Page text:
Two Google searches 'produce same CO2 as boiling kettle'

Using Google to conduct two web searches produces the same amount of carbon emissions as boiling a kettle, says a US physicist.

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Using Google to conduct two web searches produces the same amount of carbon emissions as boiling a kettle, says a US physicist.

Resarch by Alex Wissner-Gross, who is also a Harvard University academic, revealed that using a PC to conduct one Google search generates 7g of carbon dioxide and two searches is equal to the 14g of carbon dioxide produced when boiling a kettle with enough water for one cup of tea. With two million internet searches taking place every day, the carbon emissions are beginning to mount up.

Gross says the carbon emissions are from the electricity used by the PC and from the several Google data banks across the globe that provide the answers to a search query. Gross adds that because Google uses several data banks for each query, it's generating more carbon dioxide than other search engines.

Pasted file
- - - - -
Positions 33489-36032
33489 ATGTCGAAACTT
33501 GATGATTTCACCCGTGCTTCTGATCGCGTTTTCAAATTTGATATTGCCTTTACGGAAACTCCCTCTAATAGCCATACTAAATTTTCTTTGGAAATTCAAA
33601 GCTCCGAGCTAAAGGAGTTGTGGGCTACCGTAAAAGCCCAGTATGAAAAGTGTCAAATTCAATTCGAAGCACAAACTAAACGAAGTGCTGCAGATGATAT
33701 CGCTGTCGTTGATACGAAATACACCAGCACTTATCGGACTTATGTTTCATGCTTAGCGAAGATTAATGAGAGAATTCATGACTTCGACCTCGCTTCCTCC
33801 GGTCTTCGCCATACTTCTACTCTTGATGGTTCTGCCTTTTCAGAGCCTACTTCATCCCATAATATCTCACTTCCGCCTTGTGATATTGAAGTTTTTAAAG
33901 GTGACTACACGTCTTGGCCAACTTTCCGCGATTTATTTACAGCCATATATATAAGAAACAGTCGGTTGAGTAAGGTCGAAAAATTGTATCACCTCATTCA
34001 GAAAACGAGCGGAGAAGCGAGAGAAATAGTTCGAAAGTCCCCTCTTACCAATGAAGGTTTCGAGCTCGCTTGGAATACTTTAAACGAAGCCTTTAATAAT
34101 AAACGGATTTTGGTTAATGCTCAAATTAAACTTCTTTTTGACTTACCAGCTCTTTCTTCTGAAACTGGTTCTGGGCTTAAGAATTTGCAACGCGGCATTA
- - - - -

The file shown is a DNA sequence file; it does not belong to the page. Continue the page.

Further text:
However, Google has rubbished these claims. The search engine says it has "the most energy efficient datacentres in the world" and the carbon dixoide figure is "many times" too high.

"Queries vary in degree of difficulty, but for the average query, the servers it touches each work on it for just a few thousandths of a second. Together with other work performed before your search even starts (such as building the search index) this amounts to 0.0003 kWh of energy per search or 1 kJ," the company claims in a blog.

"In terms of greenhouse gases, one Google search is equivalent to about 0.2 grams of CO2," Google said.

The researchers claim that Google's search engine generates high levels of CO2 because of the way it operates. When you type in a Google search the request doesn’t go to just one server. It goes to several competing against each other.

According to industry analysts Gartner, the global IT industry generates as much greenhouse gas as the world’s airlines - about two percent of global CO2 emissions.

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